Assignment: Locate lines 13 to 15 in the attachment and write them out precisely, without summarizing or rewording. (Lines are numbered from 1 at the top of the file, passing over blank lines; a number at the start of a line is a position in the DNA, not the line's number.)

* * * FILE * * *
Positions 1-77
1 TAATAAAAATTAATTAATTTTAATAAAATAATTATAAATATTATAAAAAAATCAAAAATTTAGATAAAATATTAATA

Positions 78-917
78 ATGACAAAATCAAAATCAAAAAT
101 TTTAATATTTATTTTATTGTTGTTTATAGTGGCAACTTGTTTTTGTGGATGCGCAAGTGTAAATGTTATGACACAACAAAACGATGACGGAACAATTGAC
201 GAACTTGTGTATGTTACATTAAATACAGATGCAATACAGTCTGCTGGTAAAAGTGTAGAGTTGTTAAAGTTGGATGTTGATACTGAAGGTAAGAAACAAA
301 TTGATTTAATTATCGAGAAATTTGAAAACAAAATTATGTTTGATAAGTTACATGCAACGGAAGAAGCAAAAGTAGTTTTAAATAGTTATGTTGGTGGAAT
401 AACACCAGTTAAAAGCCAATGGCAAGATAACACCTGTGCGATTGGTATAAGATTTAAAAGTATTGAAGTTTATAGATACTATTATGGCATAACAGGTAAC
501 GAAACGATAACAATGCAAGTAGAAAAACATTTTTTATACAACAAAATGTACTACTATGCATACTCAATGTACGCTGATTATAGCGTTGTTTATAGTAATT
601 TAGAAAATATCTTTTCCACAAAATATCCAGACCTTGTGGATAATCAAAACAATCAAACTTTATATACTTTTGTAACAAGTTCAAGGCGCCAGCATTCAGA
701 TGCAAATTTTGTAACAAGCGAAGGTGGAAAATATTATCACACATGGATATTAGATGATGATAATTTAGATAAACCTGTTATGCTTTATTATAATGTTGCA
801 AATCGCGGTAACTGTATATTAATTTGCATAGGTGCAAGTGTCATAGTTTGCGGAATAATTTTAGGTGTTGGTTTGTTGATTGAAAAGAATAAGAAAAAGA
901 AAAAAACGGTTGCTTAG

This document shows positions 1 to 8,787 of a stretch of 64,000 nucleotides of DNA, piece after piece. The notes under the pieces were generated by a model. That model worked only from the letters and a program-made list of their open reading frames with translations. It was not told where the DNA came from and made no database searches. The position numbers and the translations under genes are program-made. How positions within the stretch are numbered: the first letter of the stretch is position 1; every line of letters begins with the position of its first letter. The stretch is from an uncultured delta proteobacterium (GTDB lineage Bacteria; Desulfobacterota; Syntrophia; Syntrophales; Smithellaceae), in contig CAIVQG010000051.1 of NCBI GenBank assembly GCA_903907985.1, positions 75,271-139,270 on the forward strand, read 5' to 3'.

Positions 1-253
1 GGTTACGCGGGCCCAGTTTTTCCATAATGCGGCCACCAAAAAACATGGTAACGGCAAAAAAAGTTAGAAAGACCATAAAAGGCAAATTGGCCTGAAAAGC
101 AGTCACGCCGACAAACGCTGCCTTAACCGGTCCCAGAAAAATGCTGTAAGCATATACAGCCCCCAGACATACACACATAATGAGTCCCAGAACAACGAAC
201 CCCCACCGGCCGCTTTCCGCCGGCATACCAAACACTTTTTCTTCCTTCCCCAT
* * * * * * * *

901 AAAAAACGGTTGCTTAG

This document shows positions 1 to 8,787 of a stretch of 64,000 nucleotides of DNA, piece after piece. The notes under the pieces were generated by a model. That model worked only from the letters and a program-made list of their open reading frames with translations. It was not told where the DNA came from and made no database searches. The position numbers and the translations under genes are program-made. How positions within the stretch are numbered: the first letter of the stretch is position 1; every line of letters begins with the position of its first letter. The stretch is from an uncultured delta proteobacterium (GTDB lineage Bacteria; Desulfobacterota; Syntrophia; Syntrophales; Smithellaceae), in contig CAIVQG010000051.1 of NCBI GenBank assembly GCA_903907985.1, positions 75,271-139,270 on the forward strand, read 5' to 3'.

Positions 1-253